I heard an interesting story yesterday on the radio about Kimberly-Clark’s Scott brand going more “green.” The toilet paper industry is a $9 billion industry, but innovation has been limited to 2 or 3 ply, “softer” paper and cuddly puppies and bears telling us why their preferred choices should be our #1 toilet paper.
However this week Scott has found a way of making sustainability and green a center piece of their product development and marketing efforts – the tubeless toilet paper! According to Scott every year there are:
- 17 million toilet paper tubes created
- Accounting for 160 million pounds of trash
- All that trash placed end to end would reach the moon and back…twice
That is a lot of trash! Granted, what Scott does not provide is how much money they will be saving by not having to source, produce or purchase the cardboard tubes. Assuming this has not drastically impacted their manufacturing process, they will reap some financial gains through the savings and have gained some priceless marketing buzz by being more “green.”
Lesson learned – marketers should always find a way to latch on to macro level themes that can be adopted for your marketing and business efforts.
Sony has finally retired the venerable Walkman. What a long and memorable trip it has been for what has become an iconic image of the 1980s and a device that has revolutionized music, technology and our lives. Today we get our music via our laptops, smartphones, tables, sunglasses and various versions of MP3 players – you can get an MP3 player for less than $30 at CVS now! With music moving wholeheartedly into the digital age, is it any surprise that getting our music on tapes is no longer a viable business model?
With this retirement ceremony, we should reflect on all that the Walkman has done. For those of you old enough, do you remember how we listened to our music prior to the Walkman? I sort of remember…first it was not portable, unless you consider a boom box as portable. It certainly was not personal, the aforementioned boom box was not intended to keep the music personal and private! Or we could listen in our cars or at home on our refrigerator sized stereo. The main form factors were either the vinyl record or the tape…some tried the 8 tracks.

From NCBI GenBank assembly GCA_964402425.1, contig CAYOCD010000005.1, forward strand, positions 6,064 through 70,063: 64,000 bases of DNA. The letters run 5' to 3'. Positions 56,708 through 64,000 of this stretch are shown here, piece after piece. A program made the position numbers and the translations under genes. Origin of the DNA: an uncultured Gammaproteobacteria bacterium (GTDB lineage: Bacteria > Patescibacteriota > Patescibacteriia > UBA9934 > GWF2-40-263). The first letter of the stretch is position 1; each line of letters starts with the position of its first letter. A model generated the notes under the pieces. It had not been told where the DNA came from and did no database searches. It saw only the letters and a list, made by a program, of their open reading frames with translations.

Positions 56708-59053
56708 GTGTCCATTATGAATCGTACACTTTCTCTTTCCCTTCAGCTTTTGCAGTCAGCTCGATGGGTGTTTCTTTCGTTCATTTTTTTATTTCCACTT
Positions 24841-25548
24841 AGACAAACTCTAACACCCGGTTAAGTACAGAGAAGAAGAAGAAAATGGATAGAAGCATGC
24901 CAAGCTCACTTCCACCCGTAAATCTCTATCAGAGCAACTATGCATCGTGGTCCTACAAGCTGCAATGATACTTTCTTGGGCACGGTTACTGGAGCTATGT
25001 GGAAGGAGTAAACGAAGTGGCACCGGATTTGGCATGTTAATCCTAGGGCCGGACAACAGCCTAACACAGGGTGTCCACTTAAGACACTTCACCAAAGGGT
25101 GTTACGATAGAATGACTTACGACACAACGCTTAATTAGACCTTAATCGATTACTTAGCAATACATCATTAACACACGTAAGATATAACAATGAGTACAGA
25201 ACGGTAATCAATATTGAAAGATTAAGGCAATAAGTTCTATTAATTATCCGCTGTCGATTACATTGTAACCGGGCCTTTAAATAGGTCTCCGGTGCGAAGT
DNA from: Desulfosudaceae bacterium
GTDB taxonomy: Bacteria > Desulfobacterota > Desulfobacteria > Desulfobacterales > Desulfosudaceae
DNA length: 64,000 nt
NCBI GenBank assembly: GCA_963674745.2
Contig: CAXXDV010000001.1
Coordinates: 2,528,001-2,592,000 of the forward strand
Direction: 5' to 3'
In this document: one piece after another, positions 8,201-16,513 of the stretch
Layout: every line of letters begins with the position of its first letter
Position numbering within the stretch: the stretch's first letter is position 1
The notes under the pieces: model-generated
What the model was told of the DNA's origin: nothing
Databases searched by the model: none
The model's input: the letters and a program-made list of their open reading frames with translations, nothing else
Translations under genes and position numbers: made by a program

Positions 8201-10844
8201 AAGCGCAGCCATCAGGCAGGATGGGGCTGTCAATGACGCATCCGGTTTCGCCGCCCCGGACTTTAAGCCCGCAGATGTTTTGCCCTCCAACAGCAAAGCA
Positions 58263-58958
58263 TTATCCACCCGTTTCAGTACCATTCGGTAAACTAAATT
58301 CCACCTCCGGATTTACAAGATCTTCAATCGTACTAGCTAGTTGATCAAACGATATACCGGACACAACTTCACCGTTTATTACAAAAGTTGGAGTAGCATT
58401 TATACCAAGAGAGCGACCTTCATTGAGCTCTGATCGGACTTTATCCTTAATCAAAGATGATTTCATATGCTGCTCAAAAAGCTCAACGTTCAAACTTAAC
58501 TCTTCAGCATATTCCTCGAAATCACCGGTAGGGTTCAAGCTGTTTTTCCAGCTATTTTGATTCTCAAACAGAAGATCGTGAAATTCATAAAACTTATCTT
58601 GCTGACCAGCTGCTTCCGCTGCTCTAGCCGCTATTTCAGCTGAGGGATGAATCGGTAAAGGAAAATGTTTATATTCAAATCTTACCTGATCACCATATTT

When Sony came out with the Walkman they were introducing a new product category, and while we could not imagine not having portable music, at the time represented a leap of faith that the device would sell. Did it ever. The notion of portable entertainment was revolutionized by the Walkman. Sony taught us that we could have our music and radio with us at all times, as long as we had fresh batteries we could always put our headphones on and “tune” out the world and enjoy our entertainment. What can be delivered and transported in one’s device has only expanded – who would have thought 10 years ago you could have an app that would monitor your personal training regiment?
Today we all expect to be able to carry our entertainment in a portable device, we have Sony and the Walkman to thank for starting this revolution. Happy retirement!
Yes yes yes, I know I posted earlier that Privacy is dead…but it can still damage or even take down your business if not handled properly. Which is what we are seeing in the most recent privacy snafu from Facebook. Of course the social media giant is distancing themselves by blaming third party apps for the abuse of their users’ data – games like Farmville are supposedly pulling data from the users and re-purposing it for other business goals.
Not really a surprise. Let’s face it, the underlying value of these social networks and games is to be able to better construct a profile of users – there habits, interests and potential for spending money. As a marketer, one is always trying to better understand the end customer so we can ensure the right product gets to them at the exact right time when they are ready to make a purchase. Social media has given us another channel from which we can derive this information. Facebook knows this, as do their app developers.